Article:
The Rams haven't even been here a week, and already they are risking a penalty for too many men on the field.
The Chargers need to get out of the their huddle, and stay out.
The Chargers need to remain in San Diego where they belong. The Chargers need to forget sharing Los Angeles with the Rams, because they can't.
To welcome the Chargers back to Los Angeles as a second NFL team would be to ignore climate, dismiss history, and ultimately be doomed by both.
First, the climate. There is none. This isn't a Chargers town. This has never been a Chargers town. The Chargers had 21 years to woo us as an uncontested suitor and still couldn't make it a Chargers town.
Do you know one Chargers fan who lives within 60 miles of the proposed Inglewood stadium? In two decades, have you known one fan from L.A. County who drove to San Diego on a Sunday morning to watch a game who was not rooting for the opposing team?
The Chargers will cite statistical evidence that 25% of their fans come from Los Angeles, Orange County and the Inland Empire. I've never met one.
There are Chargers fans on the southern and eastern outskirts of San Diego County, but the longtime NFL heartbeat in this town beats through the Rams, and the crazy passion comes from a love for the Raiders. There are more Raiders fans here than Chargers fans, and it isn't even close.
Second, the history. The Chargers have tried to share a stadium with the Rams before. It lasted a year. And the Chargers couldn't wait to leave.
In 1960, the Chargers were part of the fledgling American Football League and played in the Coliseum, and nobody knew they were here.
The Rams averaged more than 70,000 fans, the Chargers would barely draw 10,000. Even for their L.A. debut, the Chargers drew just 17,724, and many of those "fans" were employees of team owner and hotel magnate Barron Hilton.
A Times story by Bob Oates in 1985 recounted the following pregame conversation between then-coach Sid Gillman and Hilton.
Said Gillman: "I've got a great promotional idea, Barron. Let's introduce the people in the stands today instead of the teams."
Said Hilton: "They'd be too embarrassed. They're all bellhops and desk clerks I let in free."
One of the narratives is that today's Chargers could take the town from the Rams if they win more games. But that didn't work back then. While the Rams were 4-7-1, the Chargers and starting quarterback Jack Kemp were 10-4 and advanced to the AFL's first championship game against the Houston Oilers.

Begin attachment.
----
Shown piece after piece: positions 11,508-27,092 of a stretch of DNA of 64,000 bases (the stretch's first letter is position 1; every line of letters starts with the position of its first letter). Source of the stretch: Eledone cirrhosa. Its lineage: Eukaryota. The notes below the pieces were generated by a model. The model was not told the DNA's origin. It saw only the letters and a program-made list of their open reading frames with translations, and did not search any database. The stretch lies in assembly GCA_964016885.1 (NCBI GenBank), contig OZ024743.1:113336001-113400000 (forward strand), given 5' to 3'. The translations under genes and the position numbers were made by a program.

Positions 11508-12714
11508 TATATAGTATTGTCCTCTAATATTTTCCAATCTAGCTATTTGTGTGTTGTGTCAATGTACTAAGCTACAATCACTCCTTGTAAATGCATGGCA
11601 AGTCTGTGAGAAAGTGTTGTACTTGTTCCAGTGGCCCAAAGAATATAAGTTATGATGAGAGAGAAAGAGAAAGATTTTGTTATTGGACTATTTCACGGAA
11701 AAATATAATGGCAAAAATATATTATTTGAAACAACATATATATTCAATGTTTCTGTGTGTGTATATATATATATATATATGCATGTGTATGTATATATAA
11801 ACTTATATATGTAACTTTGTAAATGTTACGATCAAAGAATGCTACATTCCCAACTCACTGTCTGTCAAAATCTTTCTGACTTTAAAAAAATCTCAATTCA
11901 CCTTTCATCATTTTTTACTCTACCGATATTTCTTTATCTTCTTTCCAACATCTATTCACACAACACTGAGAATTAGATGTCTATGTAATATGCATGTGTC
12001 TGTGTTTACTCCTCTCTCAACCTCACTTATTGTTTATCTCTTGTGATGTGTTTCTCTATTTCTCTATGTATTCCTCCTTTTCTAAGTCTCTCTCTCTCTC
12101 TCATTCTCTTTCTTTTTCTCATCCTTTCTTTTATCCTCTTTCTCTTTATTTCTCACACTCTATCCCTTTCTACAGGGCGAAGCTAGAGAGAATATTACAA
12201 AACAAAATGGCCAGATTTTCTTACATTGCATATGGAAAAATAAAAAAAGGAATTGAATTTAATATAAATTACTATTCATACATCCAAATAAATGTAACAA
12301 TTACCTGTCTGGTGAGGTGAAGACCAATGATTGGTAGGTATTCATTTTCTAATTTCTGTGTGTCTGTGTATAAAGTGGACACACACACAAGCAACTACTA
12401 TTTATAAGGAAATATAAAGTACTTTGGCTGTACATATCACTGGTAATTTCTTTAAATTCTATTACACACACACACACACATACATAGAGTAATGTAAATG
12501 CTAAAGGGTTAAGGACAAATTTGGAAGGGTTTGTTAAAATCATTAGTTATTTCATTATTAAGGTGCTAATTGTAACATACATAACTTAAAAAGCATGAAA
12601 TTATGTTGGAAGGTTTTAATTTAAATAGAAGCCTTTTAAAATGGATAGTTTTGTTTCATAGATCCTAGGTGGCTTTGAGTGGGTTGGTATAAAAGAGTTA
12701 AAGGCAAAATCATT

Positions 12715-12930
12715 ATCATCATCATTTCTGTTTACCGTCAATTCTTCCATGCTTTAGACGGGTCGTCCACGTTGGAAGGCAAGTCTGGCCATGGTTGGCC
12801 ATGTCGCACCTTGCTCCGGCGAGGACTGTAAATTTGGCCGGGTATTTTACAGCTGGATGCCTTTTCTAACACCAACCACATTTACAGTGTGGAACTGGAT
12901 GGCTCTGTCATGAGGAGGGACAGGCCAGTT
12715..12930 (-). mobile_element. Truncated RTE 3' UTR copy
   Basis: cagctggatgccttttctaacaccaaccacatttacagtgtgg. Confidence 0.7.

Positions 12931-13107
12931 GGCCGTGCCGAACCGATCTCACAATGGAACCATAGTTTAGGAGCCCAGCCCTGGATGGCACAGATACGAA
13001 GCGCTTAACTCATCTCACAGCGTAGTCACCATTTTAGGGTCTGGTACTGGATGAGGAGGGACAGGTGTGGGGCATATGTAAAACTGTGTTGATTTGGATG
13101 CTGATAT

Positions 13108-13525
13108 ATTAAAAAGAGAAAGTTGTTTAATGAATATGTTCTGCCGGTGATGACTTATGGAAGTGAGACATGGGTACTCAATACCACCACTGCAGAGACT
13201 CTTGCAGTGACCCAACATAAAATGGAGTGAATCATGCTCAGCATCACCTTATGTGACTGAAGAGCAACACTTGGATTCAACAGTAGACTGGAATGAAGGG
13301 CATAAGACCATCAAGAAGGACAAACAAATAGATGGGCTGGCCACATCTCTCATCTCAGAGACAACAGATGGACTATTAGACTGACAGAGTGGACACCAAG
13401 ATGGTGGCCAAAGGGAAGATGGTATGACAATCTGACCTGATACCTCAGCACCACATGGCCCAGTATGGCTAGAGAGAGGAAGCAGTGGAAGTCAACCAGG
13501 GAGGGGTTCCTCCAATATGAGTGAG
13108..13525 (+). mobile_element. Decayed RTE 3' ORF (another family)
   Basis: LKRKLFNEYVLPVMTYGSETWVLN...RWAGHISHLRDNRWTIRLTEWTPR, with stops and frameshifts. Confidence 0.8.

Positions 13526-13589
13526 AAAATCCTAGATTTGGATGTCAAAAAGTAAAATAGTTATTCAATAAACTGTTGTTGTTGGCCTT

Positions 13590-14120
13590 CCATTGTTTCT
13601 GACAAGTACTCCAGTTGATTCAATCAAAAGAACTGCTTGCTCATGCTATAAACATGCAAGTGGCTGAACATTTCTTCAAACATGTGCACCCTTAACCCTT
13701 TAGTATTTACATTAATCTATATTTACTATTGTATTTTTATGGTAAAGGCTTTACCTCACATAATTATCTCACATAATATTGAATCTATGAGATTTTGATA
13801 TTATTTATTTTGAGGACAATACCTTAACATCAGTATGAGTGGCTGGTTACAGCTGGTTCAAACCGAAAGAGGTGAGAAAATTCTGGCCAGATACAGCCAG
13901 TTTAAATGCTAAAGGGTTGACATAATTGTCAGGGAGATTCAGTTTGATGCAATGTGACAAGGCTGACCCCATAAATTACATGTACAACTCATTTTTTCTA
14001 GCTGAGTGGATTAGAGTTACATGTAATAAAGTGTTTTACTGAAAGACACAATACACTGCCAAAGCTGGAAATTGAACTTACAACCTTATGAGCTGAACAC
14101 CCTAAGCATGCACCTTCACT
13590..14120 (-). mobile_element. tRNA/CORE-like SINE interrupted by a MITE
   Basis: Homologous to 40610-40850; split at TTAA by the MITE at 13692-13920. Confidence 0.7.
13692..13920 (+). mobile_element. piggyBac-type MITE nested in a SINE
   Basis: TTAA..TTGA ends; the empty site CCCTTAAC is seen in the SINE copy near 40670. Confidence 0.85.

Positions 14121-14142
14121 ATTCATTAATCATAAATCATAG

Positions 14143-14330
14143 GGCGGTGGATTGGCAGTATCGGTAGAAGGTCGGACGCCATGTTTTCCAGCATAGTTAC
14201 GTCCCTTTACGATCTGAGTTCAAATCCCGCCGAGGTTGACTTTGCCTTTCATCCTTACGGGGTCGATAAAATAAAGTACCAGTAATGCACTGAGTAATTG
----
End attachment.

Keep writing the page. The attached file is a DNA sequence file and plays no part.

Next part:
Still, there was so little interest in the team, the Chargers willingly gave up home-field advantage in the title game so it could be played in a more appropriately populated stadium. It turned out to be a Houston high school football field.
"We thought ABC might not pick up their  option if they panned around the Coliseum in the first quarter and could only find 97 spectators," Gillman recalled.
By the end of the 1960 season, it was as clear as it should be today. The Chargers could not thrive here as a second team to the Rams. According to the 2011 book "The Way We Were In San Diego" by Richard W. Crawford, Hilton stated the obvious:
"There's no doubt in my mind that we've got to get out of Los Angeles," Hilton said. "We can't compete in the same market as the Rams."
With a push from legendary San Diego sportswriter Jack Murphy, the Chargers moved south. Consider this a push from a not-so-legendary sportswriter that the Chargers stay there.
Not only doesn't Los Angeles want them, but surely L.A. fans don't want to take them from San Diego, which loves that team like we do the Lakers and Dodgers.
This isn't a St. Louis situation, in which the Rams were a footnote to the baseball Cardinals and hockey Blues. The Chargers are so ingrained in the community that fans and players wept when they played what could be their last game there.
"It is our No. 1 team by far, it is the heartbeat of this city, people live and die for the Chargers," said Nick Hardwick, longtime Chargers center who is now a team radio broadcaster. "Winning or losing, fans all over our town connect through our team."
Last season the Chargers filled aging Qualcomm Stadium at 94% capacity. How does somebody walk away from that? The franchise would increase in value if it moved to Los Angeles, but interest would dwindle, the brand would suffer, and the Chargers would be the Clippers of 30 years ago.
If Chargers owner Dean Spanos thinks fans will ignore a team that was here for 48 years to support a team that was here for 10 minutes, he's wrong. If he thinks Chargers fans will follow him north, he's as misguided as he was on the appeal of the Carson stadium project.
"If they move north, it's over for 100% of Charger fans down here," Hardwick said.
The Chargers are currently in talks with the Rams, but they need to keep talking with their own city.
At the very least, the Chargers need to take the year that the NFL has given them, play in San Diego one more season, and make one more attempt to stay home. Yes, if the Chargers don't move, that means the Raiders and all their madness would come to Los Angeles, but at least they have fans and history here. At least they would be interesting. At least somebody would care.
Did anybody hear that Rams fan at last week's welcome rally at the Forum? He was among those jeering in response to Rams executive Kevin Demoff's remark that the Rams would "welcome a second team into our building."
"We don't want them!" shouted the fan.
Follow Bill Plaschke on Twitter @BillPlaschke
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